This is CPRT’s last blog before holidays, staff changes and asbestos close its office for the month of August. The asbestos is in the ceiling void of our 1960s building; its removal, we are assured, will be without risk to any of us. The staff change, nothing to do with asbestos, is the departure for Liverpool of our excellent administrator Greg Frame, and his replacement on 1st September by Matt Coward.
So this is a good time to take stock and flag some of our plans for 2015-16. They are nothing if not ambitious.
In the two years since its launch in 2013, the Cambridge Primary Review Trust has established itself as a substantial and distinctive educational presence. Substantial in respect of scale as well as significance; distinctive in the vast and unrivalled corpus of evidence and hard thinking in which its work is grounded. Not just the Cambridge Primary Review of course, but also – because the quest for evidence cannot cease – research undertaken by the Trust itself. Much of this material, from both the Review and the Trust, is readily accessible via the CPRT website, which provides a formidable and essential resource for anybody involved in primary education.
Consider the scale of CPRT’s operation as it stands today. It has thirteen regional networks which, after an admittedly halting start in some cases, are forging ahead with teacher conferences, action research, reading groups and other activities. The once separate CPRT Schools Alliance is firmly dovetailed into this regional structure so that local activities respond to local concerns. The number of such schools is growing and from September that growth will accelerate sharply. Together, the Regional Network Forum (which brings together network co-ordinators and Alliance representatives) and the Board of the Trust have identified a number of strategies for bringing the fruits of these regional activities into the national mainstream and we shall implement them during 2015-16.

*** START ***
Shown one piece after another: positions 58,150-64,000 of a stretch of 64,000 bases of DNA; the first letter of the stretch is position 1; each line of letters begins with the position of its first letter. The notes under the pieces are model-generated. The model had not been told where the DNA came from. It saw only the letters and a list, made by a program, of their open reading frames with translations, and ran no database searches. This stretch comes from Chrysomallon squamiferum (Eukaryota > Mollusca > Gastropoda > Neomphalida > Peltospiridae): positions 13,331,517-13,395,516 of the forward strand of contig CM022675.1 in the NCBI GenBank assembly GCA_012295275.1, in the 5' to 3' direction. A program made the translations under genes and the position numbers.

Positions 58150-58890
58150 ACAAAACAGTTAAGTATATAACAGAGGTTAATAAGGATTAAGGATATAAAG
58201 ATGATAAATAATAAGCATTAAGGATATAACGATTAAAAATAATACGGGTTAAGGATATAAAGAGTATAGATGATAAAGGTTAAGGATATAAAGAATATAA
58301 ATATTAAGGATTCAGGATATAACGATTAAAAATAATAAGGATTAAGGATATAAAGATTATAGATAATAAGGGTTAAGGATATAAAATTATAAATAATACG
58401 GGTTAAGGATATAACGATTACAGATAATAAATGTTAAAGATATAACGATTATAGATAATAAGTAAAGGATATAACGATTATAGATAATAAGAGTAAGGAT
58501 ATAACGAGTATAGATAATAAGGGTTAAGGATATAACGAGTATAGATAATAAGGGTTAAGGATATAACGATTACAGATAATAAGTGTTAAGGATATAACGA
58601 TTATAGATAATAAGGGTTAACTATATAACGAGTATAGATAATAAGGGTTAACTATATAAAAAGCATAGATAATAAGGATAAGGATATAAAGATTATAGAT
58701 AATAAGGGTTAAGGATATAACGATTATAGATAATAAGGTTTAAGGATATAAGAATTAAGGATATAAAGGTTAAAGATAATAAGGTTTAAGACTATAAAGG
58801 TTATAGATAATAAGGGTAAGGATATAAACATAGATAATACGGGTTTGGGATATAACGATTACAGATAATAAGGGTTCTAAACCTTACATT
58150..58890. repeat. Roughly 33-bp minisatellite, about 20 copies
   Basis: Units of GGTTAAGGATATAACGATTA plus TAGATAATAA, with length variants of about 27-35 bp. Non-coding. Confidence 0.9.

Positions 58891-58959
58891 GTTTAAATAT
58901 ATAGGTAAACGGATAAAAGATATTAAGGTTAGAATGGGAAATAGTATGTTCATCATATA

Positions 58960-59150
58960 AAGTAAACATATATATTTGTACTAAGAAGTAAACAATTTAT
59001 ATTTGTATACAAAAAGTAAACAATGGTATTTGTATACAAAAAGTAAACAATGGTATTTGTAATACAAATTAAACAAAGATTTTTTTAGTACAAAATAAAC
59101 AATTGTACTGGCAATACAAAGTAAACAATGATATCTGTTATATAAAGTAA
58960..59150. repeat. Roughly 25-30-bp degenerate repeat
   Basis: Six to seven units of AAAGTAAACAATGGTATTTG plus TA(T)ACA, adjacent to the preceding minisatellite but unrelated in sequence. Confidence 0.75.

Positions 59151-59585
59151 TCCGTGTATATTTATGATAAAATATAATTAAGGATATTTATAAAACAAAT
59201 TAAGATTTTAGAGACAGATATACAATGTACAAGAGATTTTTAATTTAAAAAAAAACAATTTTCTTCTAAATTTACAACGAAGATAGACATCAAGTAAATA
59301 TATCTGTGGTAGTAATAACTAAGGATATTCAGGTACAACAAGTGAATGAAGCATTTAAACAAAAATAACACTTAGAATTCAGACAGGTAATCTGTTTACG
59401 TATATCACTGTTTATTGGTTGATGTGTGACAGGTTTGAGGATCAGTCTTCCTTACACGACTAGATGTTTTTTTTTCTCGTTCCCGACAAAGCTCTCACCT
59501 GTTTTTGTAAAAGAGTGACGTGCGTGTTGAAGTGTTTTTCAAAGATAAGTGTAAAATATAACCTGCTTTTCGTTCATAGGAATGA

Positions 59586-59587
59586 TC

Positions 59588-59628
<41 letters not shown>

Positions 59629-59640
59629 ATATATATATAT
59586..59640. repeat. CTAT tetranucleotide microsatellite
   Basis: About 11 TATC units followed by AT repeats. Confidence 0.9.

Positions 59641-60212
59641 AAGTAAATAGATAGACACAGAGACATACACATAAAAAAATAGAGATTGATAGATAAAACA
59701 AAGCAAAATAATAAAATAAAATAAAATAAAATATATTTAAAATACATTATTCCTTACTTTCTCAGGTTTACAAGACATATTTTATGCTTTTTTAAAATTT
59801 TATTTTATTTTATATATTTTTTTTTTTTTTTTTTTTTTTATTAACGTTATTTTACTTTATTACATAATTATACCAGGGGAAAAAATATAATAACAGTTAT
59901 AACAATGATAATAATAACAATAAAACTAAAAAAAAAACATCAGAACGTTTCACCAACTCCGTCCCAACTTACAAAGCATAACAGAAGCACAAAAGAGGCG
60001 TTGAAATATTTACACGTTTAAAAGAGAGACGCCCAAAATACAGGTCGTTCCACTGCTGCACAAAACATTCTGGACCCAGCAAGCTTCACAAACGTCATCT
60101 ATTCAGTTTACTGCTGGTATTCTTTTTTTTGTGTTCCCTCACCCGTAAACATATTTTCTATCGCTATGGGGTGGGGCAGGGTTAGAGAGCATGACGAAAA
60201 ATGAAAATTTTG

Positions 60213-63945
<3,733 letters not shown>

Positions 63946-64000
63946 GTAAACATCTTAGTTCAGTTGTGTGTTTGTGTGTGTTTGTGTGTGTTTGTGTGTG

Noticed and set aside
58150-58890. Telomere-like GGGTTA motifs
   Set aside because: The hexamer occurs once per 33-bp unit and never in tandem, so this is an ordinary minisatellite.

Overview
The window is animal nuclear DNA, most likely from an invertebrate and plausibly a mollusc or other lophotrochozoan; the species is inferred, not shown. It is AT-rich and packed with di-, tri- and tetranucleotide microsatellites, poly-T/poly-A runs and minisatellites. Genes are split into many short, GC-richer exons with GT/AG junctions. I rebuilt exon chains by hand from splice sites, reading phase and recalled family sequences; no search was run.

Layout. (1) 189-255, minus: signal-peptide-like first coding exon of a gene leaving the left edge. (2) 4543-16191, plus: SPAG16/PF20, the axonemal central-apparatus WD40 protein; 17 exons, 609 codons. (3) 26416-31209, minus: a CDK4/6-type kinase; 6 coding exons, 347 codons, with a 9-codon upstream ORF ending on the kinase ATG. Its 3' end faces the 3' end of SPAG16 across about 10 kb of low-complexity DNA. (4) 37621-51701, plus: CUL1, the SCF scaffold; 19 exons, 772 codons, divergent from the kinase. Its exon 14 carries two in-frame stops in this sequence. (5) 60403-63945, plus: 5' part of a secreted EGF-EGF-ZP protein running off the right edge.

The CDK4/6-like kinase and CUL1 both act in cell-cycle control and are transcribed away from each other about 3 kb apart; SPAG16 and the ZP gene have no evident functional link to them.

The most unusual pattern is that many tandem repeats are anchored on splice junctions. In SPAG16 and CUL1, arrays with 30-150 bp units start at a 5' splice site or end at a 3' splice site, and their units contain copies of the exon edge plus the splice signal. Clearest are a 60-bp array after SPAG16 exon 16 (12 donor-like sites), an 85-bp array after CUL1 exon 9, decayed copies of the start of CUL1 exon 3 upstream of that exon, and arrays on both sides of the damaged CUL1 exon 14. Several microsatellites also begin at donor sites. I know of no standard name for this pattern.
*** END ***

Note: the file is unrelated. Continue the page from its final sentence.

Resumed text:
So: if you are reading this blog but are not yet involved in CPRT’s regional activities, or if you lead a lively school and value a professional culture of ideas and debate rather than mere compliance, please consider joining us via one of the regional networks and/or the Schools Alliance. To find out more, and to join us, follow the links in the previous paragraph.
Schools, too, are involved in our CPD collaboration with Pearson. So far this has yielded regional curriculum conferences in conjunction with eleven of the subject associations, the much praised handbook Primary Curriculum 2014, and school-based CPD programmes on curriculum audit, children’s voice and assessment without levels. The next stage of the collaboration is now under consideration.
Meanwhile, CPRT has initiated fourteen research projects. Each seeks to address one or more of the Trust’s priorities – equity, voice, community, sustainability, aims, curriculum, pedagogy, assessment. Through specially commissioned research reviews we invite leading experts to assess published evidence bearing on these priorities and identify implications for policy and practice. Three of the resulting reports have already been published, one is in production for launch in September, and a further eight will follow before next March. (See our blog of 3 July for topics, authors and anticipated publication dates).
Then, with help from Esmée Fairbairn Foundation, the extensive paper, electronic and media archive of the Cambridge Primary Review has been lodged in the Borthwick Institute awaiting final cataloguing and indexing, at which point it will become available to researchers.